From the beginning of creation, man was made to be the guardian over God’s wonderful works and resources. He was to tend to the garden and make sure that it had appropriate care. Being from the origin, man had not made anything himself. Not a tool, not a wheelbarrow, not anything that would aid him in his tasks or work at hand. You could argue that the first thing man-made was a mistake that would cost them their place in Eden and ultimately God sending them out into the world.
So the Lord God banished them from the Garden of Eden, and he sent Adam out to cultivate the ground from which he had been made. – Genesis 3:23
The definition of cultivate is to try to acquire or develop and this is what man did. He began to travel the plains, mountains, and wilderness and hunted for game to survive. His days were made up with everything God had created. His thanks would have naturally been given to the Creator and he would have marveled at the beautiful skies and the horizon that could have guided his day. God’s creations were all around him and could not be denied. However, man would begin to use the intelligence and pioneering thoughts that God provided and began to populate the beautiful earth with his creations. Over thousands of years of our history man-made things continue to populate and take away from the beautiful landscape that was once created and it casts a dark shadow to hide our origin. Please don’t get me wrong, I love advancement and our ability to continue to improve upon things from medical science to multiple facets of research but man now thanks man for what is being done. But didn’t God create man? So, don’t all things that come from man ultimately come from God?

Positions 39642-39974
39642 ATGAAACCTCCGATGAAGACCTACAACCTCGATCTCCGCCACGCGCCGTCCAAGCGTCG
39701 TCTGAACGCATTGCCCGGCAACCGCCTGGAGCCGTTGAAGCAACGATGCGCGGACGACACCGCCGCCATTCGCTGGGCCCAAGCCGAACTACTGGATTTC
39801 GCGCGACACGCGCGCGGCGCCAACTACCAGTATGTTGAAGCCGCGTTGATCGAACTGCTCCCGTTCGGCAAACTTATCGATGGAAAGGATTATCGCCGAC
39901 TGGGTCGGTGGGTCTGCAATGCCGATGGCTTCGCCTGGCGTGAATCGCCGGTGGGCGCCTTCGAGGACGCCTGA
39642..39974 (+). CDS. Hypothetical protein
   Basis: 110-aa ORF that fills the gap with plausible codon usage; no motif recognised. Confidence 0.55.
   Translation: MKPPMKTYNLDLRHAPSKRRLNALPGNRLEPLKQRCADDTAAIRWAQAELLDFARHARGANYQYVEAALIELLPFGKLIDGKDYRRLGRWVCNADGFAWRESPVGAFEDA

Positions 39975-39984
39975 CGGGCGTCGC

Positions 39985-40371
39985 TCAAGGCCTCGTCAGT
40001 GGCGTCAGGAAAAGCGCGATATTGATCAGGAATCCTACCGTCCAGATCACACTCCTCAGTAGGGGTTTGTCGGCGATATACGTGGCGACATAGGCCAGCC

We will continue on a path to cultivate the earth as our Creator initiated and if it is anything like the pace of the 20th century we will be making and creating a whole lot of stuff. I pray that our thanks to God for all of it doesn’t decline at parallel pace and that through it all we can still see and imagine the beginning and how beautiful it was. How close to God man must have been and how being reliant on His provisions would have been intimate and wonderful. Our flesh will tell us to thank ourselves but let us never forget…
Man was made, not man-made.